With much of Saipan and Tinian’s schools still reeling from widespread damage, classes resumed this week, over a month after being forced into a standstill by Super Typhoon Yutu in late October.
Classes for the Northern Marianas College and some Public School System schools started Monday, despite some campuses having to relocate to other schools to resume classes.
NMC, whose As Terlaje campus was extensively damaged by the typhoon, was forced to share classrooms with students of Saipan Southern High School, which now operates only half-day.
“We’re deeply appreciative of PSS and Saipan Southern High School leadership and teachers, who have been extremely helpful as we resume our classes at their campus,” interim NMC president Frankie Eliptico told Saipan Tribune.
“I’m also proud of the staff and faculty who have been working hard these past few weeks to make sure the transition to SSHS and to other locations goes well,” said Eliptico. “These staff and faculty members care very deeply for our students and they want to make sure the students feel welcome at these new facilities.”
Franklin Santos, a junior at NMC taking up Liberal Arts and Natural Resource Management, said, “We are trying to get back on track as fast we can in order to finish our degree.”
He said that minor schedule adjustments were still ongoing. “We are still adjusting to our environment, and I just had my first class in Building B [at the new campus]. It turns out all of my classmates were present.”
Santos noted that one of his instructors told him that about 30 percent of the total student population went home to damaged homes.
“We have to accommodate the students—we have to help them physically and mentally,” Santos said, quoting his professor.
Angeline Orsini, a 21-year-old student pursuing an associate degree in social work, was excited to meet with her peers after a long period of separation.
“…What we were looking forward to most was interacting and engaging with other students,” she said.
Orsini is a member of Project PROA at NMC, an organization where students tutor, advise, and mentor other students.
“…It’s very exciting to get back on track [and] being back in [the college],” she said.
NMC student government vice president Shanthia Espinosa, a 21-year-old pursuing a bachelor’s degree in rehabilitation, was excited “to see my classmates—it’s been a while.”
Espinosa was stationed near the SSHS entrance, where she and some NMC staff were giving out folders that contained a map of the SSHS campus that applied to NMC; a notebook; and some writing tools to get students started for the resumption of classes.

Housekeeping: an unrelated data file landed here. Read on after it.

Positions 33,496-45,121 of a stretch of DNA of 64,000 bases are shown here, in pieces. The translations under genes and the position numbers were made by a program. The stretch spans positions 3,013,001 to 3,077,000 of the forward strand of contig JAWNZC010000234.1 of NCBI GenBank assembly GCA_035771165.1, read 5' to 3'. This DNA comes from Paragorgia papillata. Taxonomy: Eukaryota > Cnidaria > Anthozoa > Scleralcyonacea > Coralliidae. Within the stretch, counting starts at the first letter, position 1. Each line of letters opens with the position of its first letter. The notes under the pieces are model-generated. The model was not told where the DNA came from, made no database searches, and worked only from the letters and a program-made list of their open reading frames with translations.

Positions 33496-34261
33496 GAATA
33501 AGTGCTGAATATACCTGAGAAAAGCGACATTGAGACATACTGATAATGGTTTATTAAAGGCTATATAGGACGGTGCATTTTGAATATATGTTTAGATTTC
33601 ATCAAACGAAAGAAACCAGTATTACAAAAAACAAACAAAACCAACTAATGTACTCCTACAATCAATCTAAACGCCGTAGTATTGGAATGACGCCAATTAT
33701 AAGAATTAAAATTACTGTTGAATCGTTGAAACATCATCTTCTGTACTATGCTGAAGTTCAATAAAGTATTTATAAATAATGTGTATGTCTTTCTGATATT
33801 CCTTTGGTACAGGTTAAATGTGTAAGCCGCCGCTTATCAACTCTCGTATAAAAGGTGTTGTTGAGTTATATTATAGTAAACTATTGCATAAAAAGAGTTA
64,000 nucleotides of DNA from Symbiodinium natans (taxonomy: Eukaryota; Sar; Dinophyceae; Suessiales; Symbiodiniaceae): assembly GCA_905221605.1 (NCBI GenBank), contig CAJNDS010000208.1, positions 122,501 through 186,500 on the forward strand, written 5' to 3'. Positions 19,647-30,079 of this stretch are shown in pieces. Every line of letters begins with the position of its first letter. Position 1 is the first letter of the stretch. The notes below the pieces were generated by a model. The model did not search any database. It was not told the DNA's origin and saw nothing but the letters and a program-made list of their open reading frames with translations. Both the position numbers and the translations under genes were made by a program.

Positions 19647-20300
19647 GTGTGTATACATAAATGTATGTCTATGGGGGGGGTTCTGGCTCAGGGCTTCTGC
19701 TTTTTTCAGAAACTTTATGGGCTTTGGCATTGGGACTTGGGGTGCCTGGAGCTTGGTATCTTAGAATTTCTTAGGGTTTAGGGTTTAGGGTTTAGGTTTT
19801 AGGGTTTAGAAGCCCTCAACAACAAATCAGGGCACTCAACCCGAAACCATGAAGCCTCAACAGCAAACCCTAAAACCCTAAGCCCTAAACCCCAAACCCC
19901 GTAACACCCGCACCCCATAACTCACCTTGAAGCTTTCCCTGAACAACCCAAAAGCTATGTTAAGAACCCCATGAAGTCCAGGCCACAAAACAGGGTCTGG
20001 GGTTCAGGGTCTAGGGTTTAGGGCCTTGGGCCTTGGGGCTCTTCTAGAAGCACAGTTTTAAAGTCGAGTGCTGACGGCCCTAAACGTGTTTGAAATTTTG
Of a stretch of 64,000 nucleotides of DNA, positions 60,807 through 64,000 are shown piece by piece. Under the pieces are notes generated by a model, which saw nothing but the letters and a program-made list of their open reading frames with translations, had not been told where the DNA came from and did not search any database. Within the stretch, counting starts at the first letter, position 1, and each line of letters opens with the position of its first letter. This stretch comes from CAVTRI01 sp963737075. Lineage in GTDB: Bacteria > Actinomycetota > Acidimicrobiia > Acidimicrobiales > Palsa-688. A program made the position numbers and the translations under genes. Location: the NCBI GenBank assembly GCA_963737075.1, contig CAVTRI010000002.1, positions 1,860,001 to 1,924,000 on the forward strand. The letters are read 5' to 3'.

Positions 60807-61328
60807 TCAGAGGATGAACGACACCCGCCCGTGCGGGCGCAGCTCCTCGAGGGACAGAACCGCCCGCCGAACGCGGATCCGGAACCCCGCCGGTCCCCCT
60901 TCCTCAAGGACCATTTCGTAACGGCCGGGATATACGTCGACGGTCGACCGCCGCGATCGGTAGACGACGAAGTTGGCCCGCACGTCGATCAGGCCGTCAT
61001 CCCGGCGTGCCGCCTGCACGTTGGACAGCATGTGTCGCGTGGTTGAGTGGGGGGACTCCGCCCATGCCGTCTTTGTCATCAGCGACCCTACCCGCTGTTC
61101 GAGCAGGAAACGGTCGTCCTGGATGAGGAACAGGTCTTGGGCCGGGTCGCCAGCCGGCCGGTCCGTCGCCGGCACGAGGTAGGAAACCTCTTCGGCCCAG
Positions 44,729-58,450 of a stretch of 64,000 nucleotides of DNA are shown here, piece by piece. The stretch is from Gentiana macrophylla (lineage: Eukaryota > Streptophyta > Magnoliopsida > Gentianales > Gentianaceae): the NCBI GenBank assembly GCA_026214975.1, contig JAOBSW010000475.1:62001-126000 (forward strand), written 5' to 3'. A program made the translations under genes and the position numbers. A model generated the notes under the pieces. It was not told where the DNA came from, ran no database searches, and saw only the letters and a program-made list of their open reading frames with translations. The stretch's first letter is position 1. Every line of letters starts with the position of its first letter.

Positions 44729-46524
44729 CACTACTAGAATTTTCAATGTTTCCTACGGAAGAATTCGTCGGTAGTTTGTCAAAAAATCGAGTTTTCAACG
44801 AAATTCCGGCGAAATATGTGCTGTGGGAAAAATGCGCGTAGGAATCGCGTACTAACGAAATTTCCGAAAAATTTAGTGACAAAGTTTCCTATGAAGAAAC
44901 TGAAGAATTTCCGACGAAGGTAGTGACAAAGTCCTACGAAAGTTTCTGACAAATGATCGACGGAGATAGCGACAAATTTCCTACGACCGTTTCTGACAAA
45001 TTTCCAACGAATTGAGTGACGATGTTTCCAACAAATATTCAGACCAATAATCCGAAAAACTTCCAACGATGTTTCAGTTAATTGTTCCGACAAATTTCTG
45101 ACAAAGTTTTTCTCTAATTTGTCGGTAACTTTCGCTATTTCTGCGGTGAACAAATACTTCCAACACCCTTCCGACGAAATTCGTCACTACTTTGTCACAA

One instructor noted that, despite some minor hiccups, the student turnout on the first day was “excellent” and well beyond the expected turnout.
“The first day went really well,” NMC department chair for languages and humanities Sally Yntema told Saipan Tribune. “The classrooms have been great and the students are really eager to get back to school, so it made me feel more inspired and optimistic.”
“I believe the next two weeks would be really great for NMC as a community,” she added.
NMC personnel, according to student leadership coordinator Alexis Cabrera, are going all out to make students feel at home.
“…We understand that we are at a different campus, but we are doing our best to make the students feel as if they are back in NMC but just at a different location, [like] nothing else has changed and we are still the same services and the same people—just that our site is different,” Cabrera told Saipan Tribune. She was with Espinosa, giving out school supplies for students at the entrance of SSHS.
“No matter where we are, we would still continue to do the same things for our students,” Cabrera assured, adding that there would be a barbecue celebration for NMC students at the SSHS campus today.
US military welcomes PSS students
Several PSS students were welcomed back to school by Army Reserve soldiers with the 9th Mission Support Command, airmen with the 254th Rapid Engineer Deployable Heavy Operational Repair Squadron Engineers, the 36th Civil Engineer Squadron from the Anderson Air Force Base in Guam, and the CNMI PSS leadership on the first day of selected schools on Monday.
The schools that started classes Monday include the Garapan Elementary School, William S. Reyes Elementary School, Oleai Elementary School, Koblerville Elementary School, Dandan Middle School, Chacha Ocean View Middle School, Saipan Southern High School, Da’ok Academy, and Kagman High School.
The Gregorio T. Camacho Elementary School, Kagman Elementary School, San Vicente Elementary School, Francisco M. Sablan Middle School, Hopwood Middle School, Tanapag Middle School, Marianas High School, Early Head Start and the Head Start Program are scheduled to resume classes on Dec. 10, 2018.
“Many of our soldiers have been seen around our island assisting with the recovery efforts and what better way to welcome our students than by having our soldiers join our PSS staff welcome them back,” said PSS Commissioner Glenn Muna.
According to a statement from the U.S. Army Reserve’s 9th Mission Support Command, there are 450 service members assigned to the Joint Task Group-Saipan and the Task Force-West on Saipan.
“Students were excited to see our service members at their schools,” Muña said. “Some students have asked if these were the same service members that have been out in various villages helping with the debris removal. Students have shared that they are grateful for our service members.”
All in all, about 3,400 students are reported to have resumed classes Monday.